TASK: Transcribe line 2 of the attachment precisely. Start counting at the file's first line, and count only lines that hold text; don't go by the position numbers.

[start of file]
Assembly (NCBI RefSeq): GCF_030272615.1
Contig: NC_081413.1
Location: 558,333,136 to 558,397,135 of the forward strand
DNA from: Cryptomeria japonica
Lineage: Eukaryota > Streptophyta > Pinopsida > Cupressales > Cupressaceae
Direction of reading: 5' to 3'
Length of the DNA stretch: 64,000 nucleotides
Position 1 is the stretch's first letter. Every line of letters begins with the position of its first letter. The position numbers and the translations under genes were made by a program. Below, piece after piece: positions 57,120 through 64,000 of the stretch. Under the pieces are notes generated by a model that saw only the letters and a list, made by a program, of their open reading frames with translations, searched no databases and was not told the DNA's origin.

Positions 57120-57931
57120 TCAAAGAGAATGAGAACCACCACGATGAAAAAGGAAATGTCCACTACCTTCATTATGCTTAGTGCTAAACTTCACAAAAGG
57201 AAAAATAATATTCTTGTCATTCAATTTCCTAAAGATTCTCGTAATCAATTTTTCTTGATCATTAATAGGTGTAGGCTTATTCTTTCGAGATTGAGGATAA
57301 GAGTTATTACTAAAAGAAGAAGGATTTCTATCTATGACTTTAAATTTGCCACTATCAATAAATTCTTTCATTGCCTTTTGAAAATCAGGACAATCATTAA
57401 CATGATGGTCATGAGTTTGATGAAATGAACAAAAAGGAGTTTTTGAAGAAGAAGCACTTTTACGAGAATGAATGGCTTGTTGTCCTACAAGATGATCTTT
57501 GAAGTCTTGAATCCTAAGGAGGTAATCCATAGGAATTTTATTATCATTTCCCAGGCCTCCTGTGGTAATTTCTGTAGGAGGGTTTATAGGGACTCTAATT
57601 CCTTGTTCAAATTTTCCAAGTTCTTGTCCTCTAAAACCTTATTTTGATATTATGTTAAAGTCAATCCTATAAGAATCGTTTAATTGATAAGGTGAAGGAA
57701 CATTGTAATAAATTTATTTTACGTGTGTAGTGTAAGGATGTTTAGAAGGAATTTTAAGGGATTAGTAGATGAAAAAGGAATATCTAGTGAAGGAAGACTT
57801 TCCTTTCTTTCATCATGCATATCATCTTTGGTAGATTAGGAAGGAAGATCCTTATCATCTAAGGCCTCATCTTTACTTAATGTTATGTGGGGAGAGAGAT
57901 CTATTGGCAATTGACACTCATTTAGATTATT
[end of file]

Contig: NC_081413.1